During the spring and fall months, we see many changes take place as nature transitions from winter to summer and back to winter again. Birds migrate, flowers bloom, and leaves change color. But, there are also many changes that take place we never see, such as those now occurring in our lakes and ponds. And, although those changes may be invisible to us, they are vitally important to the health of those bodies of water.
During the summer, the heat of the sun warms the upper layer of water in a pond or lake, making water less dense. Where sunlight is less or doesn’t reach at all, the water is cooler and denser, so it remains at the bottom. The area between the two is known as the thermocline. Sometimes, if you go swimming in a lake or a pond, you can notice that boundary pretty clearly. These two layers rarely mix in the summer because the hot sun keeps that top layer warmer and less dense, basically floating on top of the cooler, denser layer underneath. This means oxygen can sometimes become depleted in the bottom layer, where there is decomposition occurring, but no photosynthesis.
But, during the fall, that top layer becomes cooler due to less sunlight and cooler air temperatures. As a result, that top layer becomes a little, more dense and begins to sink. Since there’s not as much of a density difference now, wind is able to easily mix the two layers. This mixing process, called turnover, allows nutrients and oxygen to mix throughout the lake.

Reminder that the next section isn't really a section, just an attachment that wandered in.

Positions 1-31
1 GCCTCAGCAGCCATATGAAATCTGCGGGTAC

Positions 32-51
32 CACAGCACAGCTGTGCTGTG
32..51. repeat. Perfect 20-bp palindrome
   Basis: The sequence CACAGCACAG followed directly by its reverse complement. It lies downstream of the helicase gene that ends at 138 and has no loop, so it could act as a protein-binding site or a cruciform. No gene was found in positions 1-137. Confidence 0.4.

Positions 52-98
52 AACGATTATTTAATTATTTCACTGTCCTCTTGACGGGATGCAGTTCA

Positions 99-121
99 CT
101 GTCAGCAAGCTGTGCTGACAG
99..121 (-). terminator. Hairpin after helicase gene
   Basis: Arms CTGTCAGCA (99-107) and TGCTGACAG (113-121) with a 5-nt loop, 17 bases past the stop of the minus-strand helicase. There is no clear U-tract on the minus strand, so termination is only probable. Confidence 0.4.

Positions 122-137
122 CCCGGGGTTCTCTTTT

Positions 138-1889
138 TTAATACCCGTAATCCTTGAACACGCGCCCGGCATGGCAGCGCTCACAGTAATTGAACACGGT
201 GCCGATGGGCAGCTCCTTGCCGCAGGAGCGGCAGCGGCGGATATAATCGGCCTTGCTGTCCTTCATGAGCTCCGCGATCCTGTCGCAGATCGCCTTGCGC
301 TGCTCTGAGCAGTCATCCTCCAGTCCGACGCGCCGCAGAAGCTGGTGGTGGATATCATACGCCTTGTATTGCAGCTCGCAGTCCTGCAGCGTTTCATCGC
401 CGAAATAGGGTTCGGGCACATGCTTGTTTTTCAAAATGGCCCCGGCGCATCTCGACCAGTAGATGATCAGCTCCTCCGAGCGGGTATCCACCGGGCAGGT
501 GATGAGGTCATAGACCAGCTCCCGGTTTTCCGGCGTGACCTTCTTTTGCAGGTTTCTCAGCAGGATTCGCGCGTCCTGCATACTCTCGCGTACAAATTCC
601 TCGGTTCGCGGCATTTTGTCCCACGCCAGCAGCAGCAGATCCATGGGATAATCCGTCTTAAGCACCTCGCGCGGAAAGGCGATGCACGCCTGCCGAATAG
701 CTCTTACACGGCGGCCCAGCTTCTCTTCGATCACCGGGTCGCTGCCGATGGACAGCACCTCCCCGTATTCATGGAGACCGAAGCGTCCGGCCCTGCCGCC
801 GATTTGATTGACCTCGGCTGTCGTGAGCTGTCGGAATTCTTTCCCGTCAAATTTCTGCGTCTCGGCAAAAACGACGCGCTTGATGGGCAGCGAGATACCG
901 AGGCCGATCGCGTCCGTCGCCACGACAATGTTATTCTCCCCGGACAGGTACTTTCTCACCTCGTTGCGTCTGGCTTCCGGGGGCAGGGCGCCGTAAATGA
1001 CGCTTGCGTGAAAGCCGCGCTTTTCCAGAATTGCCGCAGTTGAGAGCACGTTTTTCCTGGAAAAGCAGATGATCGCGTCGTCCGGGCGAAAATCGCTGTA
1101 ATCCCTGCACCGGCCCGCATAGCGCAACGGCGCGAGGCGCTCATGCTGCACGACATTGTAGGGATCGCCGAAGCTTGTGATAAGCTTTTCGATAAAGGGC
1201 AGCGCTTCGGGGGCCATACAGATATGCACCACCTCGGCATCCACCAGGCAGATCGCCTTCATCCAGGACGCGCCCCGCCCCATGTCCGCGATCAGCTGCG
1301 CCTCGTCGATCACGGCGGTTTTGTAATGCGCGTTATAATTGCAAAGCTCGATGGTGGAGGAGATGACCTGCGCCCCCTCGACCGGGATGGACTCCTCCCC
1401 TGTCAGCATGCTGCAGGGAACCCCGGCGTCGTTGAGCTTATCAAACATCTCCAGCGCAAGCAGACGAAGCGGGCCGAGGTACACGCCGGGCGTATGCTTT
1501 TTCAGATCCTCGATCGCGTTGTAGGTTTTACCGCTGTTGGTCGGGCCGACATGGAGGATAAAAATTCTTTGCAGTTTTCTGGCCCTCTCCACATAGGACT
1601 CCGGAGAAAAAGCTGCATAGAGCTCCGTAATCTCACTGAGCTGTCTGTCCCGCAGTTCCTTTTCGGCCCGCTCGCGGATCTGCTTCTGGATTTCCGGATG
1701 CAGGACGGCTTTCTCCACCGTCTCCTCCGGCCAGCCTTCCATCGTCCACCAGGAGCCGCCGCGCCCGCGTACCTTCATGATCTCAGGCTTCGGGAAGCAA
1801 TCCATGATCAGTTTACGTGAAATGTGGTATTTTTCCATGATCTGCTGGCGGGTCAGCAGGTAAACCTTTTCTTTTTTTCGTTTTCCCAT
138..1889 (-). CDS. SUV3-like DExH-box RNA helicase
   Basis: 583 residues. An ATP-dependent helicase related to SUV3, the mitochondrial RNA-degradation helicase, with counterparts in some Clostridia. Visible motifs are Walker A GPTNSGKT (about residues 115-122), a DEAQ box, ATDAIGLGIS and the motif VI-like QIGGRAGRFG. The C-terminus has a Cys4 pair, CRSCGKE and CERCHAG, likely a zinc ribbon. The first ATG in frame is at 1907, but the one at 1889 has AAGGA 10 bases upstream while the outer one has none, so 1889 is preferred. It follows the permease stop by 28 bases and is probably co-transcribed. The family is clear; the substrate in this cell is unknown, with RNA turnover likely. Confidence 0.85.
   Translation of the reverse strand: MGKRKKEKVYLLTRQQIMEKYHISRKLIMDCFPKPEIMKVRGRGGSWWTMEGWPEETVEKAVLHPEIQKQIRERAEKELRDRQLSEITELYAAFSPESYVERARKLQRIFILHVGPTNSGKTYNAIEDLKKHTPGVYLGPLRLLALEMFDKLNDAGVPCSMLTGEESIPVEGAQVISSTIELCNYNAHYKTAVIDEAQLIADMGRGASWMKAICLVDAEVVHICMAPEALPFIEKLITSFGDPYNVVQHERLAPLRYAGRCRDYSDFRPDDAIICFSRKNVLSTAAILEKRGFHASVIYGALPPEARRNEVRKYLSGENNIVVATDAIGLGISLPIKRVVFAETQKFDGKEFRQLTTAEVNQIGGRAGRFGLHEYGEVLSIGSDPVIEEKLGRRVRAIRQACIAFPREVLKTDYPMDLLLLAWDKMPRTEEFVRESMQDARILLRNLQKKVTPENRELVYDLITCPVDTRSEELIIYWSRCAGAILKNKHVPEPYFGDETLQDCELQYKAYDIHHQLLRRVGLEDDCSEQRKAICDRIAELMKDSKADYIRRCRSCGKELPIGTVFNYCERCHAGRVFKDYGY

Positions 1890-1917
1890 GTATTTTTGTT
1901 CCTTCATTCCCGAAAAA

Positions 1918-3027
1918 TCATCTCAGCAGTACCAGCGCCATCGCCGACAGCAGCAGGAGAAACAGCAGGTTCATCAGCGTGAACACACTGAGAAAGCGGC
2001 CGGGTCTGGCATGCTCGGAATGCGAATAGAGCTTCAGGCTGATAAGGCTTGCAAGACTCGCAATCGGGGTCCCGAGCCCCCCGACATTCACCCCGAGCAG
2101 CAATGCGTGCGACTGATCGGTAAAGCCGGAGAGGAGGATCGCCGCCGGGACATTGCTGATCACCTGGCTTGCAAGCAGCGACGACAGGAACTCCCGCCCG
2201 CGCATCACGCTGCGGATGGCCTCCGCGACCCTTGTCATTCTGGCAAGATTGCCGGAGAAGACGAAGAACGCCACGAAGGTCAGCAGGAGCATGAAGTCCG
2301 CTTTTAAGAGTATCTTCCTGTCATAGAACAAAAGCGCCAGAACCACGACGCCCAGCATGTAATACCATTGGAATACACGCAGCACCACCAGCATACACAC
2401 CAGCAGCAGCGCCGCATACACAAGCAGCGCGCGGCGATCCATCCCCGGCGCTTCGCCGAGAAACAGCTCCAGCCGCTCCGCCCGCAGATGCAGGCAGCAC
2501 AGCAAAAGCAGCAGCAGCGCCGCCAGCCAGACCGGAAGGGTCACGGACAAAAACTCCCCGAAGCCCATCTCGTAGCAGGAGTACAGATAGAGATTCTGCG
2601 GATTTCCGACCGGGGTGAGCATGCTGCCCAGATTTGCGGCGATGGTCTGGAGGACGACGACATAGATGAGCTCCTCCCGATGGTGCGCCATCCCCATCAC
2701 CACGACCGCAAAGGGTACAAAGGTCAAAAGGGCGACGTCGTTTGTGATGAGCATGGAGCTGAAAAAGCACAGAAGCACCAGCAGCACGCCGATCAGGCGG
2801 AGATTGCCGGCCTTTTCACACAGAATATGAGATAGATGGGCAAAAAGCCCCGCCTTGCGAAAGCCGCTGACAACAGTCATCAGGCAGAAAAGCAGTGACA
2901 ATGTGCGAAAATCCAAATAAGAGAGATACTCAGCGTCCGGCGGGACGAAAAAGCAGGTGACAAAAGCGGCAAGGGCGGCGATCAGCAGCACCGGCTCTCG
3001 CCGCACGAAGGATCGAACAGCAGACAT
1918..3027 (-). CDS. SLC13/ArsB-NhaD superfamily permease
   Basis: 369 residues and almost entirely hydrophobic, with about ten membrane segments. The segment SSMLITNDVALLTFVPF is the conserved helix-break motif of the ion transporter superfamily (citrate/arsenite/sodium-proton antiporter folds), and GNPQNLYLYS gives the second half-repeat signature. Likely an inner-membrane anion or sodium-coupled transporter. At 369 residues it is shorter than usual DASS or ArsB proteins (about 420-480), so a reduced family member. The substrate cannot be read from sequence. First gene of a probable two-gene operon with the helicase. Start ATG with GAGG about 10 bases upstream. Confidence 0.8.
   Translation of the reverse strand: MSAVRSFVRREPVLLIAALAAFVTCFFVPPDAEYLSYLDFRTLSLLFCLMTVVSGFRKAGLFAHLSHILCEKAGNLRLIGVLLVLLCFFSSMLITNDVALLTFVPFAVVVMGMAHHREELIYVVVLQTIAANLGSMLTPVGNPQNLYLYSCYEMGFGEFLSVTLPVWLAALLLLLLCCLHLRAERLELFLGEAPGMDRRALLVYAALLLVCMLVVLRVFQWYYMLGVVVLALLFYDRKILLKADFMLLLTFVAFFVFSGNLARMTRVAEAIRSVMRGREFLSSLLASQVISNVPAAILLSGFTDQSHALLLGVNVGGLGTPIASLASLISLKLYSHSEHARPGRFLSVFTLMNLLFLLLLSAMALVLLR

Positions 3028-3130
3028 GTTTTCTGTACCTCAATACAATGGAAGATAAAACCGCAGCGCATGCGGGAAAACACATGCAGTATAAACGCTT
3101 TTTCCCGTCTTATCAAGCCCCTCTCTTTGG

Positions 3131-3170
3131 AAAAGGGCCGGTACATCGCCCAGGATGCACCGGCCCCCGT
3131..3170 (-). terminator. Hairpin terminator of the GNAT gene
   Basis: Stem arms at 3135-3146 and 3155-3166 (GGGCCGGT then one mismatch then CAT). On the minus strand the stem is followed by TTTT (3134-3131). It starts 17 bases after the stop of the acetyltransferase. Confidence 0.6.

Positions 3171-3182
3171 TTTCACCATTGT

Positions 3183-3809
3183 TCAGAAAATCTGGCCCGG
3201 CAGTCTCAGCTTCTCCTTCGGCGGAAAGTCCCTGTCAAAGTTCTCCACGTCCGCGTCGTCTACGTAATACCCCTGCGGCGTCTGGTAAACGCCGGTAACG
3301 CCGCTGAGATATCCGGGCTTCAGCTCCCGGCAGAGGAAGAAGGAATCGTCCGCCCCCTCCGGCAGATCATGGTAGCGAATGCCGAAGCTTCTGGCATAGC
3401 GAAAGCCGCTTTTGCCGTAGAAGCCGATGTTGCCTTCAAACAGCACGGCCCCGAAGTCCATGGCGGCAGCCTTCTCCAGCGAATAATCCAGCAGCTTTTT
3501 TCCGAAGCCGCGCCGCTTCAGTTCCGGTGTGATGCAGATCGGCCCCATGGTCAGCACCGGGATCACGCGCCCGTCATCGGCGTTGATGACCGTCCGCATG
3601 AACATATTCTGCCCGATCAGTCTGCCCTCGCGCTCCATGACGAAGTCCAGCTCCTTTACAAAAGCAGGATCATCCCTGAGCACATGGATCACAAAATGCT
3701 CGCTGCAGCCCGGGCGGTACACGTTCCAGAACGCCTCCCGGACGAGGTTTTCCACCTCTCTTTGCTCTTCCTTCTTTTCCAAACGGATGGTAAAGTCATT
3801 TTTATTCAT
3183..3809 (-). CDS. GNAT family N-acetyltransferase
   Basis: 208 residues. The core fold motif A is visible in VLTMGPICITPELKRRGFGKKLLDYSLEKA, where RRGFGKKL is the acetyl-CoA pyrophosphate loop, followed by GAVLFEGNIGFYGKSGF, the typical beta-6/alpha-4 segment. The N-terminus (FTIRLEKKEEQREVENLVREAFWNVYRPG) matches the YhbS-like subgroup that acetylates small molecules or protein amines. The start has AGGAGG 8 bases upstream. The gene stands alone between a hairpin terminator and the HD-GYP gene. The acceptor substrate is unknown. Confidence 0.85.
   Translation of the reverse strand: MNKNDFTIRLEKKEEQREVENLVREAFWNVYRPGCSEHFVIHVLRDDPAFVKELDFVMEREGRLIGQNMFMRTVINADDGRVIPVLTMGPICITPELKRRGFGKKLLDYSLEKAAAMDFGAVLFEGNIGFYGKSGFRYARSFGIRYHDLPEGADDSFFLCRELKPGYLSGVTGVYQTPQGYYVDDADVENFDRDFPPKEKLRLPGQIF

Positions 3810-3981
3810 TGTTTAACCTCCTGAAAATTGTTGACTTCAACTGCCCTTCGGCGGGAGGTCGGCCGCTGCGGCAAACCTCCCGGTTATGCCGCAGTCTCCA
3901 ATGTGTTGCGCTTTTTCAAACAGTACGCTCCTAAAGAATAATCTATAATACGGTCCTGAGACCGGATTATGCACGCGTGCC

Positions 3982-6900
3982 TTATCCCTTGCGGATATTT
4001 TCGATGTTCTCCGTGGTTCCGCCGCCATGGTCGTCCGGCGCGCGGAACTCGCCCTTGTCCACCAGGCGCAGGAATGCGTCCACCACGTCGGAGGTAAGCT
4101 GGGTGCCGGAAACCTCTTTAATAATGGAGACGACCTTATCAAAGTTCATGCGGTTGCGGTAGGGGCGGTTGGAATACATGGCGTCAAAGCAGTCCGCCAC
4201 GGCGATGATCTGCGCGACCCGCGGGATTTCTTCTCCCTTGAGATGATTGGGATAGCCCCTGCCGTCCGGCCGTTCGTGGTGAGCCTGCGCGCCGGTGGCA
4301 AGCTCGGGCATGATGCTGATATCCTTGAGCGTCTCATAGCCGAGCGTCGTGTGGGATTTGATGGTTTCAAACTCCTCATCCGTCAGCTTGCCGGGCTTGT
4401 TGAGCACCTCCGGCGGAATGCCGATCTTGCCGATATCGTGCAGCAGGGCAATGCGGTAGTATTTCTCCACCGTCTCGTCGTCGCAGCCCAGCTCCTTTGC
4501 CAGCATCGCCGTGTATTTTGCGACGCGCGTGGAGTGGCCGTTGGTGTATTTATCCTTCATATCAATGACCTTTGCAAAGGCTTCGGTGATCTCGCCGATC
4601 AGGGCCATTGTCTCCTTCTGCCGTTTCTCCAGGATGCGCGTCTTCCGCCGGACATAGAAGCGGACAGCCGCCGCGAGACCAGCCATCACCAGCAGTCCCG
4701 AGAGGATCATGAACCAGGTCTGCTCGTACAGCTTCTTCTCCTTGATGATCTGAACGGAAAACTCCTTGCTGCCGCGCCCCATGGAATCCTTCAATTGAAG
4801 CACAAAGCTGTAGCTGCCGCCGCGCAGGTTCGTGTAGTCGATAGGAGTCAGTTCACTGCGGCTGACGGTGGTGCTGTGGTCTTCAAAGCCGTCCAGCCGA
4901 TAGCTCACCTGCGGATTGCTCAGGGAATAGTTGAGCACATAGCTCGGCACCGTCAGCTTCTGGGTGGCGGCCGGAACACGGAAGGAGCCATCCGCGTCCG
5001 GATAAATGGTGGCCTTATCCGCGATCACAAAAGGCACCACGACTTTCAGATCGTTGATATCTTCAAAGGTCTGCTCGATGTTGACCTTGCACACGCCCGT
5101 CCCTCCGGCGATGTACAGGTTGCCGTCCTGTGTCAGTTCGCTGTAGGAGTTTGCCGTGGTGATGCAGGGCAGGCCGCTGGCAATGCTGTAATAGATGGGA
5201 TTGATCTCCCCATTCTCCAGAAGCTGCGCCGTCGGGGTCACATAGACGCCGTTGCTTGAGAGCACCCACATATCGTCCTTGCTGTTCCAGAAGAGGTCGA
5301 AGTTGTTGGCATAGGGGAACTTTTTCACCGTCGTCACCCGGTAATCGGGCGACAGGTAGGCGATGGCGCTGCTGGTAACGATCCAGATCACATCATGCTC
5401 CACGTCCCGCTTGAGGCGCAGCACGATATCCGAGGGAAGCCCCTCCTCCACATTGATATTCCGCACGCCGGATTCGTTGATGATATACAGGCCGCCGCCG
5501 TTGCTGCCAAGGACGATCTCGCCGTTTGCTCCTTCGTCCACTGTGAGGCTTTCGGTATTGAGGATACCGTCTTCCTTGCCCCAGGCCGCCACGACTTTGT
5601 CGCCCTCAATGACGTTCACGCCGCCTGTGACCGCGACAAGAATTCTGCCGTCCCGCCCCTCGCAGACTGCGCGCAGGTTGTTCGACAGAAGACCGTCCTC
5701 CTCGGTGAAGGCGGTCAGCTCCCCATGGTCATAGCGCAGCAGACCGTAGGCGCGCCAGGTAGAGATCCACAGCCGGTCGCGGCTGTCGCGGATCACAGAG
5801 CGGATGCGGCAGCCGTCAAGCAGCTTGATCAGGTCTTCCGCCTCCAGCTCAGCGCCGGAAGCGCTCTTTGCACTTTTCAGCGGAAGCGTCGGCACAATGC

Winter, though, poses a unique situation. Water does become denser the cooler it gets, but only until it reaches 39 degrees, then it becomes less dense again as it approaches freezing. So, water is actually less dense as a solid (ice) than it is as a liquid, which is why ice floats. When ice forms in the winter, it blocks what little sunshine there may be, causing the water to be cold throughout a lake or a pond; so there isn’t that much of a temperature or density difference. But, the coolest water does tend to be at the top, just under the ice, because it’s closer to freezing and not very dense. The “warmer” water tends to be at the bottom because it’s closer to that 39 degrees where water is densest.
Come spring, as the ice melts and there’s more sunlight, the top layer of water will warm up again, making it closer to the temperature at the bottom. Since the temperature is relatively uniform throughout the lake or pond, so is the density, allowing the wind to once again mix up the water, including the oxygen and nutrients.
So, right now, our ponds and lakes are “turning over” and the oxygen and nutrients are mixing throughout the lake. Without this mixing each spring and fall, our lakes would be much less productive, with many “dead zones.” Like so many other things in nature, there’s a lot going on that we can’t see. But, right now, there are big changes occurring in our lakes and ponds, changes that will insure that they will remain productive throughout the year.
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